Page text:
I’ve not previously written about this little building before as it falls into Cambuslang Parish. However, its close enough to feature on this page as many people will walk past this location if out long Blantyre walks.
The Turnpike Road leading to East Kilbride was built in 1790. This greatly improved the tracks that were previously there and offered a reliable means to move between Blantyre and East Kilbride, as a means to get to further away towns.
By 1793, applications were approved for a Tollhouse to be created on the Turnpike road at the Dalton Junction. There were no other buildings there at the time, so it is likely that this little building dates from the mid to late 1790’s. Built in stone and perhaps once originally with a thatched roof, the Stoneymeadow Toll was constructed to tax travellers with horse and cart going up and down the road. The building was twofold, one part for the Toll booth, and another to house the person working there. In the picture attached it originally was only the two buildings you see whitewashed, with no outbuildings present at that time.
We know the tollbooth was still operating by 1849 when a murder was reported in some detail occurring nearby on the adjacent road. The newspaper reports of September 1849 make a clear reference to the toll point still being used. However, by the early Victorian period toll booths were perceived as an impediment to free trade. During the early 1830’s tolls on turnpike roads were abolished in Scotland (although some continued to operate quite illegally for some years after). During the 1830’s, the Turnpike Trust operating Stoneymeadow Toll, ceased to exist and the building became available for another purpose. It was to be bought by Cambuslang woman Mary Paterson (nee Shearer) and was to be used as a farm building. Mary was born in 1770 and didn’t buy the farm until she was 60 years old. She had 10 children with her husband, who passed away in 1848.
The 1859 maps show this little building was renamed as “Stoneymeadow Farm”. As in the picture, outbuildings were created , presumably to house cattle and other farm animals.
In 1861, Stevenson and Margaret Boyd (nee Dean) lived in one of the cottages, a labourer and his wife. A busy house though, as they also had 10 children and it would appear that they were farming this land for Mary Paterson in her old age.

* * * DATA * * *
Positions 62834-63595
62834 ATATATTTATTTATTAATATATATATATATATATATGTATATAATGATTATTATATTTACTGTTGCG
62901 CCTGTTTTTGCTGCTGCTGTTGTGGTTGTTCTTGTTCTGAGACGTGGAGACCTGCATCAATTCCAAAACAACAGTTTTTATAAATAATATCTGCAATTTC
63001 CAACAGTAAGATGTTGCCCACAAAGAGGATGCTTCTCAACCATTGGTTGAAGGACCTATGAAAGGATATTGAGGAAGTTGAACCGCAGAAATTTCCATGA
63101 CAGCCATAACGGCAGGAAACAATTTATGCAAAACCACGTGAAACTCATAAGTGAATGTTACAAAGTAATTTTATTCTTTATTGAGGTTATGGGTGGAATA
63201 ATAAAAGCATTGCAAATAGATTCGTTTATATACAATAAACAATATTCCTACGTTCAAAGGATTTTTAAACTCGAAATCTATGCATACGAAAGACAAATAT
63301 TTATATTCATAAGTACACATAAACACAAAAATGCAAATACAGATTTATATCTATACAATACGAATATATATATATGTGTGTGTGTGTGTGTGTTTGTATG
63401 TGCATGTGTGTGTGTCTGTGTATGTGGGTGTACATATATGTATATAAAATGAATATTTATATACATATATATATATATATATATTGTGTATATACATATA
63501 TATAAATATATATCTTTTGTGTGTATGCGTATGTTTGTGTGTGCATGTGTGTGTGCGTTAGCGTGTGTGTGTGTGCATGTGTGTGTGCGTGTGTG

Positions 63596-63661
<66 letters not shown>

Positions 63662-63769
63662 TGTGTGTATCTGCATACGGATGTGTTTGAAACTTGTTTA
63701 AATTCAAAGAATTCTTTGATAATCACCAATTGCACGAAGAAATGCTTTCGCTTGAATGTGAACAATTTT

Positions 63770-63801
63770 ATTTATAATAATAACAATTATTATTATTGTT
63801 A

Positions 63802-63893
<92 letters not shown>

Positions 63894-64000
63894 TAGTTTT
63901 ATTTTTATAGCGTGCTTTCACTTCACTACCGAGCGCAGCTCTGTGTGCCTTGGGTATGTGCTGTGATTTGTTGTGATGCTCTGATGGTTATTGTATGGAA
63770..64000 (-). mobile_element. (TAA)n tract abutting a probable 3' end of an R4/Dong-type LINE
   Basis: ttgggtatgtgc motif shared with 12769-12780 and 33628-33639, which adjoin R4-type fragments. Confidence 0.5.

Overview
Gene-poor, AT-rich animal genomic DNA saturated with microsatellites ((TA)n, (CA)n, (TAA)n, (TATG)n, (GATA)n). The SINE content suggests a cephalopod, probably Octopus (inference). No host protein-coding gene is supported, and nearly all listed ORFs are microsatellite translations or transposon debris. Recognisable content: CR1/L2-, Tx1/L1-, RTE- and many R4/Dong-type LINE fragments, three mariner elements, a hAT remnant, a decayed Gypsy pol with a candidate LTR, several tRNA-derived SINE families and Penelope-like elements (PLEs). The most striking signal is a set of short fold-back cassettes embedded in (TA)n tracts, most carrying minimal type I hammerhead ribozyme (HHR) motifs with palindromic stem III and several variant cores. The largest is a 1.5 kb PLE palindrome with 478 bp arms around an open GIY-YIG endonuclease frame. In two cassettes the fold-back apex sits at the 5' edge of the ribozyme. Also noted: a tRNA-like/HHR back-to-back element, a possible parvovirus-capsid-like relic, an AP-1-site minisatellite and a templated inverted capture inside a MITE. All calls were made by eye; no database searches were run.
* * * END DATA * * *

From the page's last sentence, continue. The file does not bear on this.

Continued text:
Mary Paterson was a remarkable woman who lived until she was 3 months short of being 105 years old! On her death on Sunday 7th February 1875, it was noted she had been a remarkable woman of intellect and had retained possession of all her faculties up until a few months before her death. She had spent the greater part of her life in the area of Stoneymeadow and gifted with rare conversational powers, she was well known with people coming from afar to see her. Upon her death she had over 100 grandchildren, 60 great grandchildren and 2 great, great grandchildren!
In 1875, the Stoneymeadow Farm went up for sale, forcing some of the Boyd family to move too. Indeed, slitting up some of the family, the Boyd grandmother moved about as far as she could get, to East Gore, New Zealand that same year along with her 7 year old grandson, William Boyd. The other Boyd members continued to stay at Stoneymeadow Farm, presumably acquiring the property from the Shearers.
On 19th October 1878, Stevenson Boyd, a labourer on the farm aged 65, died when suddenly thrown from a horse and suffered a fractured skull. Or so the story goes. The family certainly said he had been thrown from a horse, but a mystery opened up when the Hamilton Advertiser reported, “Stevenson Boyd had attended Hamilton Fair, and in the evening accepted a ride home in Mr Craig’s (of Crookedshields) machine (early motor car). They were joined by other two neighbours, arriving in Stoneymeadow about eight pm., when Boyd was carried into his house in an insensible state, but they explained to his wife that he had got rather much drink, and would be better after a sleep. He lingered on till six o’clock on Saturday morning, when he expired, remaining unconscious all the time. Some slight marks were seen on his head, which may have been the cause of death, but how he met with them remains yet to be explained. The case is in the hands of the Fiscal at Hamilton.” The family story passed down is that he fell off a horse after too much to drink.
It seems fairly certain from Ancestry records that the rest of the family moved out to New Zealand following this incident. With so many family members, there is now an enormous family related to these people in New Zealand.
When a water supply was being considered in 1879 for Blantyre, a proposal from the Lees Burn made reference to the nearby Stoneymeadow Toll (which is likely a reference to the location, rather than the toll still being operated then. Old habits may die hard!).
Around 1900 as in this little postcard, the front part of the building was a little sweet shop.
It is unknown who the next owners were or when the Farm was demolished although aerial photos show it still there post WW2.